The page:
In August 2010, Berlin’s art fraud branch conducted their biggest operation, and police teams seized paintings, the Beltracchis and their accomplices. However, with the lack of evidence at their trial, the judge terminated the proceedings, and the Beltracchis jail terms were reduced. A top forensic art analyst, Jamie Martin, is one expert that acknowledges that Wolfgang Beltracchi’s fakes are very credible, and some of the best counterfeits he has seen in his profession. He believes that if forensic analysts had inspected the paintings more thoroughly that maybe Beltracchi would have been exposed much earlier. However, that does not raise the spirits of those who have been prosecuted, including auction houses, galleries and experts, for selling Beltracchi fakes. At Beltracchi’s trial, the prosecuting attorney stated that he had produced 36 counterfeit artworks, bought for $46 million. Spanning four decades, it has been estimated that Beltracchi, Helene and their accomplices made $22 million on their art fraud. Even though authorities have charged Beltracchi with 36 works, he claims that there may be over 300 counterfeit paintings still in circulation. In truth, what is considered the “biggest art scandal of all time is not finished. German police have only uncovered 60 fraudulent paintings of Wolfgang Beltracchi since the trial, with an undetermined quantity amount still in circulation.

November 5, 2013

Tuesday, November 05, 2013 - , No comments

Kunsthaus Lempertz: The auction house used by the Beltracchi forgery gang, Cornelius Gurlitt, and for liquidating Jewish-owned art galleries during the Nazi-era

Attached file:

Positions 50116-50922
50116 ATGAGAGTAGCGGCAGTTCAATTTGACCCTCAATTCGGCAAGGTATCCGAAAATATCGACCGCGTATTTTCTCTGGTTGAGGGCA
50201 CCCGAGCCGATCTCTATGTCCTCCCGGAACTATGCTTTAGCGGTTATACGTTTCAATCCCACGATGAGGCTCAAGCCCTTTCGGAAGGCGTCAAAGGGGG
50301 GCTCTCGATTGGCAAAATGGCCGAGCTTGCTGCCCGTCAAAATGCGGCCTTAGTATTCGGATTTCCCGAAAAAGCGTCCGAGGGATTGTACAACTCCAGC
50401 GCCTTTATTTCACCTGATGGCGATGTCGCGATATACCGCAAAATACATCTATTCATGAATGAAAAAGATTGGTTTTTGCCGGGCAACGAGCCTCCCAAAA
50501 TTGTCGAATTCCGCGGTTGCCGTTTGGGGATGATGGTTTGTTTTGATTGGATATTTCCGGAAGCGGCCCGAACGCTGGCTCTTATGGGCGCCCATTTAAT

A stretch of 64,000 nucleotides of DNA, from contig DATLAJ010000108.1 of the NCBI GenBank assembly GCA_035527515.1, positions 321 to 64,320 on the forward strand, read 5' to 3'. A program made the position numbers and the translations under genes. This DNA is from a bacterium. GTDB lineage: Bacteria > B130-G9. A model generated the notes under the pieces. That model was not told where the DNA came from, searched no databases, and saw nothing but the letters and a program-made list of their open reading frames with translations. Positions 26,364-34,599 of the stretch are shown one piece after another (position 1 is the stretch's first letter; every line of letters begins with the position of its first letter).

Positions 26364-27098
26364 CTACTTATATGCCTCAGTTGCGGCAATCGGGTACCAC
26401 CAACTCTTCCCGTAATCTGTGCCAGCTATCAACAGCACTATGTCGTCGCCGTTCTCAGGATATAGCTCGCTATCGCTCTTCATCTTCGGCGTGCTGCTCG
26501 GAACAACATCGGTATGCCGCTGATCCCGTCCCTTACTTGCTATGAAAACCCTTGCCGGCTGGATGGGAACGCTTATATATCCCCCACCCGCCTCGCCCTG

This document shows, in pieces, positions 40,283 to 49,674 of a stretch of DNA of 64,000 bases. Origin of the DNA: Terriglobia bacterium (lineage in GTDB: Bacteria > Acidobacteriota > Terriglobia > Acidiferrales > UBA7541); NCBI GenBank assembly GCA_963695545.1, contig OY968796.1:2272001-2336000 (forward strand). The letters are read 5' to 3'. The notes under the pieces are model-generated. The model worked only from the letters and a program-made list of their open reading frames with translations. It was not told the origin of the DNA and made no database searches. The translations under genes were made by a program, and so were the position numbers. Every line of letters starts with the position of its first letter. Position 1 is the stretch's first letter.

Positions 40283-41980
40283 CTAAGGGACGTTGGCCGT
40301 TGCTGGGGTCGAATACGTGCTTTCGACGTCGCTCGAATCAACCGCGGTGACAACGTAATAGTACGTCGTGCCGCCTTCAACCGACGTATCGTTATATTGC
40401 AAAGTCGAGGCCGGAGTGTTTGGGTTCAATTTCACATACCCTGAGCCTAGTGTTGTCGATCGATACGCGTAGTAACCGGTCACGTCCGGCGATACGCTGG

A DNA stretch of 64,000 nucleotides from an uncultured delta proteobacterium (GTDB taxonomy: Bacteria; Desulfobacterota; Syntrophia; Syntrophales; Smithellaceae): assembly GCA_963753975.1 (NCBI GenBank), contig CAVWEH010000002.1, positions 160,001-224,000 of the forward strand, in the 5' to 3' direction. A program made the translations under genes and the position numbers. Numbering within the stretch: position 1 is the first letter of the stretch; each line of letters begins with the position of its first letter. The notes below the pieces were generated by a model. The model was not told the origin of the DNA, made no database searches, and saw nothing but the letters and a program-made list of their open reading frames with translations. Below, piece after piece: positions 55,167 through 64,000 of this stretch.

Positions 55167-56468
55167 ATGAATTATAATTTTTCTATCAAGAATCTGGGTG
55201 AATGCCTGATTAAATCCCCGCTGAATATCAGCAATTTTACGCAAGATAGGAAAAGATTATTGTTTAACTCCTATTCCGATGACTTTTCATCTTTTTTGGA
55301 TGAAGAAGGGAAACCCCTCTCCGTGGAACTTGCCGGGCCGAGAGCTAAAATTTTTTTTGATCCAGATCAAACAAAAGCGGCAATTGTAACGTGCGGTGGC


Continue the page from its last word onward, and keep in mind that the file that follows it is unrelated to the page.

by Catherine Sezgin, ARCA Blog Editor-in-Chief

Journalist Alison Smale wrote for The New York Times in Berlin in "Report of Nazi-Looted Trove Puts Art World in an Uproar" that the auction house Kunsthau Lempertz was surprised to discover more information about the million dollar Max Beckmann painting they had sold in 2011. These are the first three paragraphs of Ms. Smale's article:
BERLIN - There was no hint that the older man who called a couple of years back about selling a picture could be sitting on an unimaginable trove of art confiscated or banned by the Nazis. When the proffered work, "Lion Tamer" by the German artist Max Beckmann, was collected, the seller seemed to be a proper gentleman in Munich dispensing with a lone, dusty art gem at the end of his life. 
It was a "fantastic picture," recalled Karl-Sex Feddersen of the Cologne auction house Lempertz, who noted how pleased the auction house team was with the auction price: 864,000 euros, or $1.17 million. 
When he learned on Monday that the Beckmann seller, Cornelius Gurlitt, now 80, had reportedly sat on hundreds of works, including art by Picasso and Matisse, that were confiscated under the Nazis or sold cheaply by owners desperate to flee Hitler, Mr. Feddersen was amazed. "Imagine!" he said, envisaging seeing and selling such a collection.
According to Catherine Hinkley of Bloomberg, Beckmann's "Lion Tamer" belonged to Alfred Flechtheim who's heirs settled with Cornelius Gurlitt before the Lempertz auction in October 2011.

Kunsthaus Lempertz  is described as one of the leading art auction houses in Europe. This Cologne auction house is associated with another story covered in the ARCA blog: the Beltracchi forgery case. In October 2011, Catherine Hinkley reported for Bloomberg that the convicted forger Wolfgang Beltracchi had used the Kunsthaus Lempertz:
The Cologne auction house Kunsthaus Lempertz said in January that it had sold five of the forgers' works. The authenticity of all of them "was confirmed by leading experts and some of them were subsequently shown in a number of museums."